Vasey Hall Should be Repurposed into a DEI Center

Vasey Hall is located on Main Campus. 

On Aug. 4, 2020, the Black Student Union wrote a letter to Father Peter and the greater Villanova community with six action items for the University to improve life for Black and other marginalized students on campus. One of these action items is yet to be mentioned or addressed by the administration over a year later is the development of a diversity center –– a physical space on campus “that celebrates the minoritized identities of our student body, and that serves as a resource center to house the offices and programs which provide guidance for Black students, students of color and LGBTQIA+ students.” 

I think the perfect place for this diversity center would be Vasey Hall on Main Campus.

 Vasey, in my opinion, is currently an underutilized space at Villanova. It’s right across from the Connelly Center and steps away from Dougherty Hall and the Quad residence halls, which are all highly trafficked by undergraduate students. However, most undergrads don’t spend a lot of time in Vasey at all. 

“I have never been in Vasey in the four years I’ve been here, and I wouldn’t know what its purpose was if I wasn’t signed up for an art class next semester,” senior Daryl Jucar said. 

 So if the undergrads aren’t using Vasey, then who is? Officially, it’s the home of the College of Professional Studies, Villanova Institute for Teaching and Learning, VUnited, the Studio Art department and the new Prince Family Veterans Resource Center. The ground floor was recently renovated, but the first and second floor offices and classrooms are relatively old and worn-down. 

Vasey is also home to a black-box stage that was previously used by the graduate program in Theatre, but it has become more of a multipurpose space since the construction of the Mullen Center last year. It would also make more sense for the College of Professional Studies’ headquarters to be in a place on campus that’s more accessible by cars and public transportation (instead of the pedestrian-focused Quad) like Garey or St. Mary’s.

 The University has several different offices dedicated to DEI, including the Office of Diversity, Equity and Inclusion, the Center for Access, Success and Achievement and the Office of Intercultural Affairs. Although each office has a unique mandate (institutional, academic/professional and social DEI efforts, respectively), if all of these teams of faculty were located in the same physical space, it could promote more cooperation among them. 

 A dedicated building would also make it easier for people to figure out where to go in the event that they’re looking for support. Many students, especially those who are new to Villanova or new to DEI work, may not be familiar with the specific jurisdiction of each office. If we want members of our community to engage in inclusion efforts, we should remove as many roadblocks as possible and make the path to accessing ideas and support seem welcoming.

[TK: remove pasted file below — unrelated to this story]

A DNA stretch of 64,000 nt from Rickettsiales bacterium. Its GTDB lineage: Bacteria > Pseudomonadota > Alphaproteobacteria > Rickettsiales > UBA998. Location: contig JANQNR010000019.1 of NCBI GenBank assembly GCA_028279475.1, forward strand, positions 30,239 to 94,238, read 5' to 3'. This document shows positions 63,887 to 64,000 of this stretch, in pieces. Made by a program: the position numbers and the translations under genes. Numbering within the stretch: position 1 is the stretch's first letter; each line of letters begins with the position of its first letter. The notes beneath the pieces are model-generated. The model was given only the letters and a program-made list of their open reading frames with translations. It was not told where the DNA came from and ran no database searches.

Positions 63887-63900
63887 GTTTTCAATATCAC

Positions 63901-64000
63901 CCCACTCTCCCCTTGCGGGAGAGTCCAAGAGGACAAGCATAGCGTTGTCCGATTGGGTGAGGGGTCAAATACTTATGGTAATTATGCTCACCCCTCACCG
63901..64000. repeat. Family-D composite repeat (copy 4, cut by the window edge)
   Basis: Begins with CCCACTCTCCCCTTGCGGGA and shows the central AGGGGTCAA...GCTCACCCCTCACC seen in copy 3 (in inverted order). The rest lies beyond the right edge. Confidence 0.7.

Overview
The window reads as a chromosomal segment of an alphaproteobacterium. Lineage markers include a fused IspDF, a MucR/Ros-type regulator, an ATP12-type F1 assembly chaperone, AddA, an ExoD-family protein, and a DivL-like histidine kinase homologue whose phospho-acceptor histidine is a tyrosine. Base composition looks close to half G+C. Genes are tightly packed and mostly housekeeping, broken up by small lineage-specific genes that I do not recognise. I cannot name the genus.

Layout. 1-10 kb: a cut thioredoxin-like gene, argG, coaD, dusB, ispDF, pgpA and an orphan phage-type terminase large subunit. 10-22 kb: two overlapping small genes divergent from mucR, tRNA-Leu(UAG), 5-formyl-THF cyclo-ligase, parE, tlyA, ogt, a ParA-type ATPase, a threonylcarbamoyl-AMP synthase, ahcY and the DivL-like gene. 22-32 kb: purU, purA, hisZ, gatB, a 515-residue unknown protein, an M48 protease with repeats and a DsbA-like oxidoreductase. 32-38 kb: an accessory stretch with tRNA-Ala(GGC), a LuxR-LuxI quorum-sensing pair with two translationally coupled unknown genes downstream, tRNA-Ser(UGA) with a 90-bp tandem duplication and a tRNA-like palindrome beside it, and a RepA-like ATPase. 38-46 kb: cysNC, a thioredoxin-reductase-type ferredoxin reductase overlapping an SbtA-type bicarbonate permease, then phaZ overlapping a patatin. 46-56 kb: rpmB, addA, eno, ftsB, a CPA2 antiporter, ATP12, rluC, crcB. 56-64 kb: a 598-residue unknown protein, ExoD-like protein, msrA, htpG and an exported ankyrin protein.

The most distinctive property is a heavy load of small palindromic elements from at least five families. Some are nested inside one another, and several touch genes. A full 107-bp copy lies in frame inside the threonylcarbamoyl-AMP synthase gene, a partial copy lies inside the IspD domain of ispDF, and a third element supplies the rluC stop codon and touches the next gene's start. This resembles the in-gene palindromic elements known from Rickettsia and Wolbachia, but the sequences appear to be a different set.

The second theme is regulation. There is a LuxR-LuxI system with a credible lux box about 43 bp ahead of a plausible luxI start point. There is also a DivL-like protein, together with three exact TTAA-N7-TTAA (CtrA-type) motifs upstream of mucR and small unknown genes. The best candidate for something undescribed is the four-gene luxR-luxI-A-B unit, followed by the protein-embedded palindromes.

Some of our peer institutions have outstanding examples of diversity centers that we could draw inspiration from. When I walked around Northeastern’s campus, I was struck by the brownstones and sophisticated glass buildings that housed the John D. O’Bryant African American Institute, Asian American Center and Latinx Student Cultural Center, among others, if they can find space for standalone DEI buildings in downtown Boston, so can we.

 Williams College is in the process of combining three adjoining DEI offices to create one unified Davis Center containing a library, study and meeting space, offices, an outdoor classroom and “celebration lawn.” Williams’ website describes the goal of this renovation to be “[going] beyond inclusion by providing every student the opportunity to experience a fundamental sense of belonging on campus and ownership of the college.”

 It’s important to have externally visible reminders of DEI, especially at a PWI such as Villanova, to both symbolically demonstrate its importance to us and pragmatically facilitate an enriching environment for marginalized students. Walking through the building, one could stumble upon a club meeting that you were previously unaware of and decide to learn more about it. In an LGBTQ+ study space/lounge, one could strike up a conversation with someone that isn’t ready to be ‘out’ yet to the rest of campus and offer them advice or friendship.  

 Most importantly, establishing a physical presence dedicated to marginalized communities is a way to show them that we want them to take up space on campus. ODEI is tucked somewhere inside Tolentine. OIA has a tiny office upstairs in Dougherty. 

I think the University’s diverse students deserve more than this and deserve for their administration to proudly display their commitment to creating a more inclusive campus and world.